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FAMU Board To Consider Suspending President

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FAMU Board To Consider Suspending President

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FAMU Board To Consider Suspending President

FAMU Board To Consider Suspending President

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  • <iframe src="" width="100%" height="290" frameborder="0" scrolling="no" title="NPR embedded audio player">
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The board of trustees of Florida A&M University meets Monday to decide whether the school's president should be suspended following a hazing scandal. Last month, a drum major for the school's famed marching band died after allegedly being beaten by fellow band members on the team bus. The incident has shined a spotlight on a culture of hazing among many marching bands at historically black colleges and universities.


A month ago today, a drum major with the celebrated Florida A&M marching band died in a hazing incident. His name was Robert Champion. This morning the board of trustees will consider Governor Rick Scott's request that the university's president be suspended while that death is being investigated.

Some parents and students worry about what the scrutiny will mean for other band programs. NPR's Allison Keyes spoke to people attending a college bowl game in Atlanta yesterday.


ALLISON KEYES, BYLINE: In the parking lot outside of the Historically Black Colleges and Universities All-Star Bowl, tailgaters were talking about the questions surrounding Champion's death. Valerie Rochester's daughter is in a high school performing arts program.

VALERIE ROCHESTER: My daughter is a senior in high school and she was thinking about going to FAMU and I am really hesitant about it.

KEYES: Florida A&M is known as FAMU. Rochester and others at the game say the news coverage of Champion's death has made it sound as if hazing is a problem only at African-American schools. But Rochester says there was also hazing at her alma mater, Boston College.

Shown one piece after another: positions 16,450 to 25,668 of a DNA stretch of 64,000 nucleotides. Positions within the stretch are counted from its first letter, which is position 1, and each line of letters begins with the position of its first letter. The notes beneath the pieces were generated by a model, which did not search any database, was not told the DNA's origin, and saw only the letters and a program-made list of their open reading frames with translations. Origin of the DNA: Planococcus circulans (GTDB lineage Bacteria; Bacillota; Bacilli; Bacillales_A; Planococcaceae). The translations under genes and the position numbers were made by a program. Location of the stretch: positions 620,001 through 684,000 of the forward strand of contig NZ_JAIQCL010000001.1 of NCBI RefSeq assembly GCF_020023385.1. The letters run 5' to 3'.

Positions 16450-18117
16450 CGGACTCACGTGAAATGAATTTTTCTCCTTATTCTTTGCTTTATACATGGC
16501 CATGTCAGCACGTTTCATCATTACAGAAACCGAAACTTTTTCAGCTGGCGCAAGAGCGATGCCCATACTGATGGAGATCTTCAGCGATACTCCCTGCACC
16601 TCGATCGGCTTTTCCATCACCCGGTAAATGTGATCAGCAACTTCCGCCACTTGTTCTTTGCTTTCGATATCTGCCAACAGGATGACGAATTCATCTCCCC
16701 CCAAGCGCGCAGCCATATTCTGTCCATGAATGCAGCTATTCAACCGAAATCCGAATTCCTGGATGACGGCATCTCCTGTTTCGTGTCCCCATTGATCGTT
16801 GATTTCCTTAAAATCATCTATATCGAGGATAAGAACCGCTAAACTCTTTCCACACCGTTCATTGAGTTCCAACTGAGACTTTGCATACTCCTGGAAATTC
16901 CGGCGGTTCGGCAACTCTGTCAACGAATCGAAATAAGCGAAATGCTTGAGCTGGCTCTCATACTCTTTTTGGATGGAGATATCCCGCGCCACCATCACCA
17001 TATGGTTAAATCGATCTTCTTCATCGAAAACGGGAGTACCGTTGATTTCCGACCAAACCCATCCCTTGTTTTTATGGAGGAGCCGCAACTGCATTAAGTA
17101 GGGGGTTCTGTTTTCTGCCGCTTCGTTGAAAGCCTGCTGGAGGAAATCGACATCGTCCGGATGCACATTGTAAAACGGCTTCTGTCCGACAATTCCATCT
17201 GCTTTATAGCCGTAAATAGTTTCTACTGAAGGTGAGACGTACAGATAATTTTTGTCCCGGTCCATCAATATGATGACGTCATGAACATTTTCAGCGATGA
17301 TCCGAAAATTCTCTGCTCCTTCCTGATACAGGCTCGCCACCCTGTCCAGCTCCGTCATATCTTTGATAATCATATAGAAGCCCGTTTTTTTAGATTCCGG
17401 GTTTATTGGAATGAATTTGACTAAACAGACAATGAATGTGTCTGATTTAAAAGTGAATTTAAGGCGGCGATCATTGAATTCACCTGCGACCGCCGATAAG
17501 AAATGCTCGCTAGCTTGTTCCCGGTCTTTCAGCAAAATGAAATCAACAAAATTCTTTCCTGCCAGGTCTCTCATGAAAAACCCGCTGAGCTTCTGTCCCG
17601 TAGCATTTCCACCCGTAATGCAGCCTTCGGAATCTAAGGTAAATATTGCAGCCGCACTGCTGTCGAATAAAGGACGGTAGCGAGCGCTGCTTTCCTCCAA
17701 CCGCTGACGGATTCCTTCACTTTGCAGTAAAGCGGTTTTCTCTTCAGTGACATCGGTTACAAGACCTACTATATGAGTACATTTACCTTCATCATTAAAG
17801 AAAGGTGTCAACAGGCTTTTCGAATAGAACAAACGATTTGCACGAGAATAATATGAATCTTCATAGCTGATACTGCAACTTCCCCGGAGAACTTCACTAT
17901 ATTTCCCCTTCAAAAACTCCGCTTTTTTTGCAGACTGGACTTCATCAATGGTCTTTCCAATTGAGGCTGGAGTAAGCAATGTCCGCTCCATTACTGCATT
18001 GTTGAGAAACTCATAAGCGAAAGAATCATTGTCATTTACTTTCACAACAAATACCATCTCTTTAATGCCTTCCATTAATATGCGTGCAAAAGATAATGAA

ROCHESTER: It could happen at any school.


KEYES: Inside the stadium, Edith Quansah's twin daughters were playing their hearts out with the Tri-Cities High School Band. They were in Florida with their band the day Robert Champion was found unresponsive on a Florida A&M University band bus. Both bands were in Orlando for the Florida Classic.

EDITH QUANSAH: They called me. It's like, Mama, a student is dead.

KEYES: The Florida state medical examiner has ruled that the 26-year-old Champion's death was a homicide and concluded that he was beaten severely in a hazing incident and died within an hour. Quansah says band - no matter what school or age level - is family and no one should lose their life.

QUANSAH: Band for me is something that's supposed to be fun activities. So to find out a student's life has been lost because of hazing I think is very disturbing.

KEYES: Band students from many HBCUs have taken to Twitter and Facebook saying they are disturbed by the shadow they feel is being cast against their collective band programs. Sitting in the stands at the game, Prairie View A&M University sophomore Jordan Blackshur is among them.

JORDAN BLACKSHUR: Band is not a bad thing. It's really not a bad thing. It's really fun.


KEYES: He says if you don't know what's going on in the band, you can't judge them all by what happened at one school.

BLACKSHUR: The only thing that might happen is the person might do some pushups, but band, you have to be physically fit to be in the band, so pushups are going to benefit you, running around is going to benefit you.

KEYES: But for people like Keith Sailor, the larger issue here is that the scrutiny sparked by Champion's death could hurt those who aspire to what he calls the honor of being part of a famous band program like Florida A&M.

KEITH SAILOR: I mean, you're treated like rock stars.

KEYES: Sailor is an alumnus of Florida A&M and now raises money for the band at Southwest DeKalb High School, Champion's alma mater. But DeKalb County has suspended its band activities while it investigates two hazing reports - right at the time of year when students are applying for band scholarships. Sailor worries that this could eventually affect the number of students entering music programs.

SAILOR: Once you have less kids entering into the music programs in college, their college budgets get cut. Then you get less students graduating in music, becoming music instructors and directors and things of that nature. So it's a full circle.

KEYES: Robert Champion's parents have said we don't want to stop the music, we want to stop the hazing.

Allison Keyes, NPR News, Atlanta.

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